(Temple. Galesburg, second; West, Mo
i line, third. Time, 4:52 2-5.
Half mile relay Davennort. first:
Monmouth, second; Galesburg. third.
Time, 1 : 38 4-5. !
Pole vault Sies. Davenport, first ;!
taus, Kewanee, Andereck, Monmouth.
tnr thtfrf T-tci rV , 1ft fast
v.v. --'e'-. . ;
Discus throw Mitten. Davenport
first; Spears, Kewanee, second; Sies, j
Davenport, third. Distance, 113 feet 4 i
High jump Friedholdt, Davenport. 1
first; Phillips, Galesburg, and Claar.
Moline, tied for second and third. ,
Height, 5 feet 8 inches.
Shot put Spears, Kewanee, first; ;
Mitten, Davenport, second; Claar, Mo
line, third. Distance, 45 feet 1 inch.
Broad jump Williams, Monmouth, '
first; Claar, Moline, second; Fried- j
holdt, Davenport, third. Distance, 20
In the morn Ins stenography and
typewriting contest was held, and Ar
thur Bolte of Davenport was first and
Loyal Davis of Galesburg second. Har
lan Tracey represented the local
school. The winners in this contest
and in the various events in the after
noon were each presented with a gold,
silver or bronze medal, according to
the place, Saturday evening.
Before the meet the principals of the
towns of the association met at the
high school and reelected the officers
for the next year. They are:
President E. F. Xutting, Moline.
- Vice President H. S. Magill, Prince
ton. Secretary A. W. Willis, Galesburg.
It was decided that Sterling had for
feited its membership in the associa
tion by failure to compete in three
events during the year, basketball be
ing the only contest in which the
school was represented. The applica
tion of Canton for the vacancy was
considered and it was finally awarded
to that town. Plans were laid for the
conducting of the various contests
PUPILS IN RECITAL.
A SERIES OF PUBLIC RECTALS
will be given by the piano pupils of
Miss Etta Gabbert of Farnam street,
Davenport, during the next few dayd,
i the musicals being annual events of
! June. The recitals are all to be given
at the studio of the teacher. The firs:
of the little Gurlitt club, Saturday aft
ernoon. May 27 at 3 o'clock, Friday,
June 2, the medium grades will give
a program, and Saturday, June 3, thvi
little Liszt club,' made up of little boys
of the class, will give a recital. Miss
Lois 'Hubbard of Rock Island, an ad
vanced pupil of Miss Gabbert's, wi!;
give a public recital at the Schiller
piano music hall the evening of Wed
nesday, June 7. She will be assisted
by her eister, Miss Marion Hubbard.
There will be an evening concert giv
en Friday, June 9, at the Schiller ma
sic hall by the advanced class of pu
pils. VISIT BY MARQUIS PARTY.
MISS GRACE PUTNAM WRITING
from Honolulu tells of a stop-over in
that city of Dr. W. S. Marquis of Rock
Island, eind his party, on their way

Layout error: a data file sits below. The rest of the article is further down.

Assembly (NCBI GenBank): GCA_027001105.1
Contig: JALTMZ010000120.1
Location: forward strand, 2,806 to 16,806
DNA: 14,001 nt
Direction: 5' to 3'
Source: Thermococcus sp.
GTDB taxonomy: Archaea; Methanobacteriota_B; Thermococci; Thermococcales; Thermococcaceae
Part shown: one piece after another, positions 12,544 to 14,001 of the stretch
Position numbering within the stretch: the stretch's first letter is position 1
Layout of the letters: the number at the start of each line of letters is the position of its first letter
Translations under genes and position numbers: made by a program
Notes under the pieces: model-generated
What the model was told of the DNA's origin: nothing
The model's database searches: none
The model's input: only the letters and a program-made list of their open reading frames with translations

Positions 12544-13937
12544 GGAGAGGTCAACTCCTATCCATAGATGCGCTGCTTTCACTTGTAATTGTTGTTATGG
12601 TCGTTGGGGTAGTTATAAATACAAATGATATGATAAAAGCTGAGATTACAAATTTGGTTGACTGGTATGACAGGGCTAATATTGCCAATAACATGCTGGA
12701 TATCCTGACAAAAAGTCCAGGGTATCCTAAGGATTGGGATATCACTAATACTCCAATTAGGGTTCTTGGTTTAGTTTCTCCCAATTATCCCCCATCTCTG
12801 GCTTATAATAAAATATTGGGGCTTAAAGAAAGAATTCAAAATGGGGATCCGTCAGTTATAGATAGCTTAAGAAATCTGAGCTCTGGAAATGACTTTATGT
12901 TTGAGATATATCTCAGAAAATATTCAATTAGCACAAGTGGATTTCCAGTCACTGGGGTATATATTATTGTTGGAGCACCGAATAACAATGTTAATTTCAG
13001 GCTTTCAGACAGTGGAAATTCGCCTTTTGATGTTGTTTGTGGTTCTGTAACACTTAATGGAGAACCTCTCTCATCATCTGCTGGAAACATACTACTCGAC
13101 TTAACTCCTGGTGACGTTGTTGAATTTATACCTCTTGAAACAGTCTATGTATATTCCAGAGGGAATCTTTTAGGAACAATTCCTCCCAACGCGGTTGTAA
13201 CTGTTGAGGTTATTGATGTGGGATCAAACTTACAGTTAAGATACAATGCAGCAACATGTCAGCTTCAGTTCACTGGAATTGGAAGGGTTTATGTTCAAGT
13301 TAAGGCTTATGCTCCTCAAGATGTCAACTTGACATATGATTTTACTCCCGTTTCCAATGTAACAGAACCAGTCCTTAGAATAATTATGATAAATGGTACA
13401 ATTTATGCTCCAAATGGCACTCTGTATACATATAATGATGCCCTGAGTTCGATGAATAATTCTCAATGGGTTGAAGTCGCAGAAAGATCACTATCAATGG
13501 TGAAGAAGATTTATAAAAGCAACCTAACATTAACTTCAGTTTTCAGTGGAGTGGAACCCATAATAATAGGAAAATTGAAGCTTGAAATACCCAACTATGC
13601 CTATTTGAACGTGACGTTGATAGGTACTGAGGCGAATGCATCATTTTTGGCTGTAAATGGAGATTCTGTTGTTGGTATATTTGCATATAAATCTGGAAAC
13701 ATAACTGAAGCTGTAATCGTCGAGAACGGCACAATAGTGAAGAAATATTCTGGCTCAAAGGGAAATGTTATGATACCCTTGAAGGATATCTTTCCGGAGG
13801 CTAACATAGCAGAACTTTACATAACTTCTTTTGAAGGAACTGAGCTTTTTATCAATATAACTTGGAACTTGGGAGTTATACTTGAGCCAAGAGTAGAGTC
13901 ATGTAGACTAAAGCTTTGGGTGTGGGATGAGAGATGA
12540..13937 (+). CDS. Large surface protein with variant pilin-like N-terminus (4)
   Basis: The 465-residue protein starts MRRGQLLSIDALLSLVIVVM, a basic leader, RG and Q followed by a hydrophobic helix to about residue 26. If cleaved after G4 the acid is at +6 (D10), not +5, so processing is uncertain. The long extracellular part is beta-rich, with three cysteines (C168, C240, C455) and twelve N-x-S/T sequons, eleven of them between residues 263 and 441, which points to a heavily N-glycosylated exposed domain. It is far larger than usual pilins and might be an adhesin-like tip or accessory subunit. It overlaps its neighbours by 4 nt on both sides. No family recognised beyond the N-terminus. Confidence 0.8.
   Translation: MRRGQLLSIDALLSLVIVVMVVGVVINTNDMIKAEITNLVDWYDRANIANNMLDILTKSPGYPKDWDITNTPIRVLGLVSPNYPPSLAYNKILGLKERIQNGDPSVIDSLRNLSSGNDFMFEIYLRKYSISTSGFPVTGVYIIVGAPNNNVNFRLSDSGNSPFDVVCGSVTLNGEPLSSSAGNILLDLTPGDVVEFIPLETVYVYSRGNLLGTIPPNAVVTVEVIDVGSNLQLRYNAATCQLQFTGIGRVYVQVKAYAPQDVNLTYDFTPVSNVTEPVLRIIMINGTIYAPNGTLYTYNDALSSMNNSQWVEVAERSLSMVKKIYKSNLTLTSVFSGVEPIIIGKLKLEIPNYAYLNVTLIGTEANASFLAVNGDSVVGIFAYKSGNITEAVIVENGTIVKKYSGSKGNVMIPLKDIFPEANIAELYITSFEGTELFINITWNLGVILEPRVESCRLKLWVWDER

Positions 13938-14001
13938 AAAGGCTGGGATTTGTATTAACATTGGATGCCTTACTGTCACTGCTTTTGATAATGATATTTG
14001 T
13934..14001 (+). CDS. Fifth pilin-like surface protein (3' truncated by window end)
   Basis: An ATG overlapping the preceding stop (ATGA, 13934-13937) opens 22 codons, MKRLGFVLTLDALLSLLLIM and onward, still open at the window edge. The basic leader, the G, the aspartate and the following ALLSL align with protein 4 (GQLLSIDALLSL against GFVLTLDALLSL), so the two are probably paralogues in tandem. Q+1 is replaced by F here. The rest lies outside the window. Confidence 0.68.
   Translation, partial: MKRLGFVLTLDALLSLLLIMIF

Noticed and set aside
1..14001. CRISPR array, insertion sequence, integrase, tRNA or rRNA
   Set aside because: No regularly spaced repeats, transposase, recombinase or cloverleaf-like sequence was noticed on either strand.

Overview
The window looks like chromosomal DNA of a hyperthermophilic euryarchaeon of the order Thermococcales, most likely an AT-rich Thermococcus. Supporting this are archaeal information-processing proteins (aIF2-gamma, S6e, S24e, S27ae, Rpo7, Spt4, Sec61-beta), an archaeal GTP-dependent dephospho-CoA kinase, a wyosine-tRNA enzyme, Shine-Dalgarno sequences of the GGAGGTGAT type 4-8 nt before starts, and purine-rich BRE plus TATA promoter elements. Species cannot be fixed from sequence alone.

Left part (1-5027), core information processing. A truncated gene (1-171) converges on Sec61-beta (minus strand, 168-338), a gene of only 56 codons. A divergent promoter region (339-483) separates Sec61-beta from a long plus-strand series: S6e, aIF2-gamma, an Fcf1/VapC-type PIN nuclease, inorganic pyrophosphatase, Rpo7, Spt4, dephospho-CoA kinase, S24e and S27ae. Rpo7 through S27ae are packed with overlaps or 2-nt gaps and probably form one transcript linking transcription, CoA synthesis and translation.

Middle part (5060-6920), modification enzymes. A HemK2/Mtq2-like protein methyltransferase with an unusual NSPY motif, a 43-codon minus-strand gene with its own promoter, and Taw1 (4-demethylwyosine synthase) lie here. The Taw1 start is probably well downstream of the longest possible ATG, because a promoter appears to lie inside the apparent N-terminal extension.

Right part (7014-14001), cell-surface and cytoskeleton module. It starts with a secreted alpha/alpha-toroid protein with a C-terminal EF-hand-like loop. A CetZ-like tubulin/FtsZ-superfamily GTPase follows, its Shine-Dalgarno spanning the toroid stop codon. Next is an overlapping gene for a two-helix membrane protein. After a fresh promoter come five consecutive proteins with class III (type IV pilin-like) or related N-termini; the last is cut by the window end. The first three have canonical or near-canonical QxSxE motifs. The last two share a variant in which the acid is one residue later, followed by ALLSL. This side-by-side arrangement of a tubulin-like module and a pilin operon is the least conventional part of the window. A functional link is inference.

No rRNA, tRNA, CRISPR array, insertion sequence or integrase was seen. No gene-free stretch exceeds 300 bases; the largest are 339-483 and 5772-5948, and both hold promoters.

home from Japan. She says: "We
had a splendid visit with Dr. Marquis
and his party early in May. The par
ty had stop-over of 22 hours on their
way home from Japan. Luncheon
was taken here at school, (the Kame
hameha school for boys,) and thea
the boys went into the assembly room
and sang for half an hour. The Mar
quises raved over their sweet voices,
and said it was the finest music they
had heard for months. Some of us
went auto riding with them and some
of us dined with them at the hotel.
Thev are fine people, and it was so
: Soa to soe some one irom nome.
t PROGRAM AT ST. KATHARINE'S.
I THE COMMENCEMENT FESTIVI-
; ties of St. Katharine's school, Daven-
j I,ort. began Saturday evening with the
class day exercises held on the lawn
of St. Margaret's house and in the
cvt ffvmnicnim I ii r nn i M n n n T
, ' I1IIIDC1IU1U. . . ' ......
. ing pariy win ue iiem .uaj nom o
1 . . il, 1 l. 1 1 M .. AC e.rrv. O
to S o'clock. The field day will be on
I TK,,reo. tnnn 1 ot 1 t'rArtfr The
class play will be given Saturday, the
play this year being "Miles Standish."
The baccalaureate sermon will be June
4 and the musicale June 5 at 7:30 p.
m. The commencement exercises prop
er will be held June 6 at 10:30, and
the address will be given by Allan
Hoben of the University of Chicago.
The annual alumnae reception will be
held in the afternoon of June 6 at 4
MISS MARY VAN HECKE ENTER
tained a company of her friends,
among them being the Junior T. H. B.
club, Saturday afternoon at her home,
212 Ninth street. The afternoon was
spent in music, singing, and games.
The prizes were merited by the sec
retary. Miss Lillian Deisenroth; treas
urer, Miss Henrietta Englemann; Miss
Alice Thule( Miss Mary McLeod and
Miss Elsie' Harder. A four-course
luncheon was served. The next meet
ing will be with Miss Catherine O'Con
MISS MINXIA S. SCHMALHAUS
of Davenport and Fred M. Funkhauser
of Terre Haute, Ind., were married by
Rev. T. E. Newland, at the parsonage
of the First Methodist church, Satur
day evening; at 8:30. They wrere ac
companied by Miss Katherine Schmal
haus a sister of the bride and George
Lyburg of Moline. Mr. Funkhauser Is
an architectural engineer and is now
located In this city. They will make
their home af 725 Nineteenth Btreet.
BETHANY HOME BENEFIT SALE.
UNDER THE AUSPICES OF THE
STOP TO AT
Whv be a victim of the racking atronv i
of a throbbinar headache when Caparine '
immediatelv stons the n&in and becina
to car? the cus? .A headache indi-
runarin aril I rvifvf
contains no opiates is a careful mix- j
ture of pure ingredients a gentle laxa-
tive perfect for a cold, grip, disordered ,
stomach, constipation, biliousness, j
You'll find Caparine at all druggists.
10c and 25c. DeKalb Drug and Chem- j
ical Company, Ltd., DeKaib, Illinois, j
FOR SPECIFIC WORK
Processes of Development of Race
Discussed by Rabbi W. H.
Dr. W. H. Fineshriber of Temple
Emanuel. Davenport, delivered an
address last evening at Broadway
Presbyterian church on the subject,
"The Processes by Which the Chil
dren of Israel Were Developed as
the Chosen People of God." The
speaker gave a general review of the
history of the Israelites and told of
Gods dealings with them through
the ages. He stated that the main
process of development was brought
about by the suffering which the peo
ple endured. He 6aid that as every
great man has suffered before he has
become great, eo did the children of
Israel, and it was through suffering
that their real power and function
was developed. The people were not
chosen of God simply because they
were his favorites, but to carry out
some specific work. The Greeks were
chosen to carry out and give to the
world the work of art, while the Ro
mans furnished a code of laws. The
Israelites were chosen for the reve